A team of U.S. scientists from the University of Florida has found a group of compounds that enhance the human perception of sweet taste. This finding might help to develop products for the sweet tooth without the content of excess sugar and various sweeteners.
The study included a tasting of volunteers nearly 100 varieties of tomatoes, the taste and smell of which they were to evaluate. People evaluate odors two known ways: ortonazalnym, that is through the nose, and retronazalnym when volatile substances, passing behind the sky to fall on the receptors during the meal. Retronazalnoe perception of food depends mainly on the complex combination of its taste, odor, temperature, and even consistency.
The sugar in the food industry are often used to reinforce the perception of a particular odor. As it turns out, works the opposite - in nature, there is a combination of volatile substances, which creates "imaginary sweetness." Analysis of the chemical composition of tomatoes and experience the tasters gave the opportunity for researchers to identify this combination.
Besides the natural substances that affect the taste perception of people, there are also artificial ingredients that are being developed by scientists. For example, a connection was established, the ability of blocking or taste buds differentiate bitter taste receptors.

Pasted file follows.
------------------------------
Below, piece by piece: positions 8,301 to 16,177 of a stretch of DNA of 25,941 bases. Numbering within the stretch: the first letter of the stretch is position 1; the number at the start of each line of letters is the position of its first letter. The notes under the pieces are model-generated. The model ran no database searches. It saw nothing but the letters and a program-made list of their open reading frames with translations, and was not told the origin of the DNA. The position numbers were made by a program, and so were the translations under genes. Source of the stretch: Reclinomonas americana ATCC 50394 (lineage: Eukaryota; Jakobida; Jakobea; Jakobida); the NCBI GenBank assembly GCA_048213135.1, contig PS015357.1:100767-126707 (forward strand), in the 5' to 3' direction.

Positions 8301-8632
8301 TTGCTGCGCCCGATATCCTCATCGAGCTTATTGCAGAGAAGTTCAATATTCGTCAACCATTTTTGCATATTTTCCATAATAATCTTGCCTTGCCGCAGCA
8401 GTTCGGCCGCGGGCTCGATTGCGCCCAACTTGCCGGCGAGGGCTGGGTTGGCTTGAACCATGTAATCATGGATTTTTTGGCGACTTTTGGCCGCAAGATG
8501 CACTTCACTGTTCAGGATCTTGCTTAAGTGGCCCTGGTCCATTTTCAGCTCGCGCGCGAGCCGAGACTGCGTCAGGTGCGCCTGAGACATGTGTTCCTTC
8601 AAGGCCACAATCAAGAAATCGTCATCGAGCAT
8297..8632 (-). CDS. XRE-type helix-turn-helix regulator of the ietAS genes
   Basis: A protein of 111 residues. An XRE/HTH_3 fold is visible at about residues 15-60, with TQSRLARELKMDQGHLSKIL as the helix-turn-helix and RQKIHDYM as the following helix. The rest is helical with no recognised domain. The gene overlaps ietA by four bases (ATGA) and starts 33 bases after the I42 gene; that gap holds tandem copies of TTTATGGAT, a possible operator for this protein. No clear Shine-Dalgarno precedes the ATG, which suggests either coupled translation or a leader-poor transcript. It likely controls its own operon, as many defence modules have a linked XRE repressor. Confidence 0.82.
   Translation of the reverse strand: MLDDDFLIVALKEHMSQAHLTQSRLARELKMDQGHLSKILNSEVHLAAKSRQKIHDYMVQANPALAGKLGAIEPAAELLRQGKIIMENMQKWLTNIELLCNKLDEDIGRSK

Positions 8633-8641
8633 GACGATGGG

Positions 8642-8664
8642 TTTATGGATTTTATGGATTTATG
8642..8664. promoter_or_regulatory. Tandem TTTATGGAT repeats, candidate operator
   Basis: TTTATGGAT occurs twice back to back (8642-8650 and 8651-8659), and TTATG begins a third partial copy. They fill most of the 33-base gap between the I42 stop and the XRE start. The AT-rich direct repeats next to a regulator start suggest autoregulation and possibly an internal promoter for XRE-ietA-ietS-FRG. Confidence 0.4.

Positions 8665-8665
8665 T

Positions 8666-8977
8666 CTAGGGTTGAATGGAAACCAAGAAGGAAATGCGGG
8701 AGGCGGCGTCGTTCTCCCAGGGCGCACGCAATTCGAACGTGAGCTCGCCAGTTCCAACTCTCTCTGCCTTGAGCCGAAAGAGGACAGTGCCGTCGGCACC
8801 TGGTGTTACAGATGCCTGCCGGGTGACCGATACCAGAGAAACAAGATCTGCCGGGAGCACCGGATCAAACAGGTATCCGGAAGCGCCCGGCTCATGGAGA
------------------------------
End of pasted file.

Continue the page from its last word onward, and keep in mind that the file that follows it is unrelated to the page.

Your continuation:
Bitterness blocker, known as a substance called GIV3616 - is not the first composition is capable of masking bitter tastes, defined taste receptors on the tongue. A common blocker, which has long been used is GIV3727, promotes improvement of artificial sweet taste such as, for example, saccharin and sucralose (E 955).
Mezhuyev recent study by European scientists confirmed the link between the color of dishes and taste perception of being in her food by man.
Researchers from the University of Oxford and attracted 57 volunteers to participate in an experiment in which all participants were invited to try the hot chocolate out of plastic cups in four different colors - white, cream, red and orange with white.
All plates was exactly the same drink, but the volunteers reported that more fragrant and tasty they found the hot chocolate, served with orange and cream cups.
The analysis was published in the current issue of Journal of Sensory Studies.